Health Policy Updates: December 16 2017

With the reconciliation tax bill headed towards passage, it looks like the individual mandate may be done for.

In the lead-up, I had heard conflicting reports of how the repeal of the individual mandate would affect the rest of Obamacare going forward – everything from “meh” to “instant death spiral.” A couple of resources to get a handle on where we are at:

  1. Julie Rovner’s “What the Health” podcast at Kaiser focused on mandate repeal this week.
  2. Sarah Kliff addressed the question in a recent article.

“Economists roundly expect premiums to rise if the individual mandate disappears, as healthier people exit the market, leaving behind a sicker, more expensive insurance pool. Some Americans may gladly exit the marketplace, happy to no longer pay insurance premiums. But there would also be those who exit unwillingly, people who want to buy coverage but cannot afford the rising cost of health insurance.”


Accountable Care Organizations are one of many kinds of “alternative payments” with the goal of moving medical reimbursement away from our current fee-for-service model, and instead rewarding outcomes and quality. Health Affairs reviews data showing that “risk based ACOs” – those in which the doctors/hospitals are on the hook if they overrun cost targets – are effective in the goal of controlling costs.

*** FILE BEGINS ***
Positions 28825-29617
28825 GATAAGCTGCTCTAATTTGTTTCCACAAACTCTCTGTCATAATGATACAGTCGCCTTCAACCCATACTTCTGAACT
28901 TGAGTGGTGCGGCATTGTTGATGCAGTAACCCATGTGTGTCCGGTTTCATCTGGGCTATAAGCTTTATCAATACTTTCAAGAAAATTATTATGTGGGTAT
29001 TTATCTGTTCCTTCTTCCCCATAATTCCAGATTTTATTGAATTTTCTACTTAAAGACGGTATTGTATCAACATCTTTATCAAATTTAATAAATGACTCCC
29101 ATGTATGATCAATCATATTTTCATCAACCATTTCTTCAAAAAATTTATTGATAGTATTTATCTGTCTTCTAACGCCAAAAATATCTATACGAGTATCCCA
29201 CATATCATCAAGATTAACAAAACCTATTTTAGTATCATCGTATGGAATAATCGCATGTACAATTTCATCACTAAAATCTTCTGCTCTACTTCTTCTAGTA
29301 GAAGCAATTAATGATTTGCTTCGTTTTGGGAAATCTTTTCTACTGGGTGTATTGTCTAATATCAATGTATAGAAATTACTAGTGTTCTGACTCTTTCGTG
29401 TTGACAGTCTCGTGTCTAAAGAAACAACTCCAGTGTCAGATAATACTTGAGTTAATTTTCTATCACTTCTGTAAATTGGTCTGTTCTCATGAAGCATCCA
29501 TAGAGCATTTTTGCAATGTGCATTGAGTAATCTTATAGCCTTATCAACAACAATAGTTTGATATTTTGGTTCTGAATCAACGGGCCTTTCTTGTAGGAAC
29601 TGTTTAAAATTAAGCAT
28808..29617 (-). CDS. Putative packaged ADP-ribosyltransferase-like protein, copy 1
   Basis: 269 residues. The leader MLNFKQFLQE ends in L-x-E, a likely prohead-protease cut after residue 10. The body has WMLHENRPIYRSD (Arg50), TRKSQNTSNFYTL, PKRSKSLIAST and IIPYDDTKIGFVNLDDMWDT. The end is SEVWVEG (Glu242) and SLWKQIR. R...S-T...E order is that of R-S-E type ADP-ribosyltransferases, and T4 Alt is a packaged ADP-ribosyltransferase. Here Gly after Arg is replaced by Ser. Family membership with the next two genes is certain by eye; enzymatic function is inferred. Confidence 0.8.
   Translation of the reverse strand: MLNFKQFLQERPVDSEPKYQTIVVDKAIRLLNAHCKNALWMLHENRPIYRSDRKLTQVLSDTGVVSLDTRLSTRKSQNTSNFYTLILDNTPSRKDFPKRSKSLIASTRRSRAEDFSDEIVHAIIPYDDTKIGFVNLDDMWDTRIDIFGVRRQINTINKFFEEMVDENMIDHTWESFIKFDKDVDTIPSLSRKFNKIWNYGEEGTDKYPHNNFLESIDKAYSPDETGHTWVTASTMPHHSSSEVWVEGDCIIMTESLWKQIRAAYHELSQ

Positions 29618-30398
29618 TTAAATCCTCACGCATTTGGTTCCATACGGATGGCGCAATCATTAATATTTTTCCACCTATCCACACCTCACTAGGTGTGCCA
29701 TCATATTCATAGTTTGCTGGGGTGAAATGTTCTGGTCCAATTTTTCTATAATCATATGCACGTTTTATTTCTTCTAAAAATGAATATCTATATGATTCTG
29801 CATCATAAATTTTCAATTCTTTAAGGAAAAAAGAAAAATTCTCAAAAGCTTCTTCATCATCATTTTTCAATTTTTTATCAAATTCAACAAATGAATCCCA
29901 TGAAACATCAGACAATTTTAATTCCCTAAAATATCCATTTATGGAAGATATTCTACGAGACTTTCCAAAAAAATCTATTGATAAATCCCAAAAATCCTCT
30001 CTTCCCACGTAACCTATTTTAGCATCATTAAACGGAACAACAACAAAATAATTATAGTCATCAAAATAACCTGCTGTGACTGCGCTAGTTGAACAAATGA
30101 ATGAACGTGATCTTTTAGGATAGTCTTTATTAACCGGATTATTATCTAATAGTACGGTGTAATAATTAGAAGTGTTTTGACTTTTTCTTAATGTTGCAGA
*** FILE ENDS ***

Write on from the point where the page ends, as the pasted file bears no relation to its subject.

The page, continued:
“Moreover, discussion of ACO results has tended to lump all ACO models together and to focus on short-term results. But today’s ACO models have fundamental differences in their design—most notably in the amount of financial opportunity and risk being borne by participants—and should be viewed separately.”


Medicaid comes under criticism for allowing able-bodied people to receive health benefits without entering the work force, and have proposed adding work requirements to the program. However, new research shows that (within the state of Michigan), only about 1/4 of Medicaid recipients are out of work.


If you aren’t familiar with the dysfunctional, lax, and gameable system that is our current FDA device approval process, I would highly recommend Elizabeth Rosenthal’s recent book, An American Sickness.

If you are familiar, you may be interested to know that the current administration would like to further weaken this process.

“Gottlieb said the FDA will also examine ways to speed the path to market for high-risk products by re-evaluating the amount of safety data needed prior to approval…Dr. Rita Redberg, a cardiologist at the University of California San Francisco and editor of JAMA Internal Medicine, said shifting safety monitoring from the pre-approval to the post-market setting would essentially turn patients into guinea pigs.”

 

 

 

Leave a Reply

Your email address will not be published. Required fields are marked *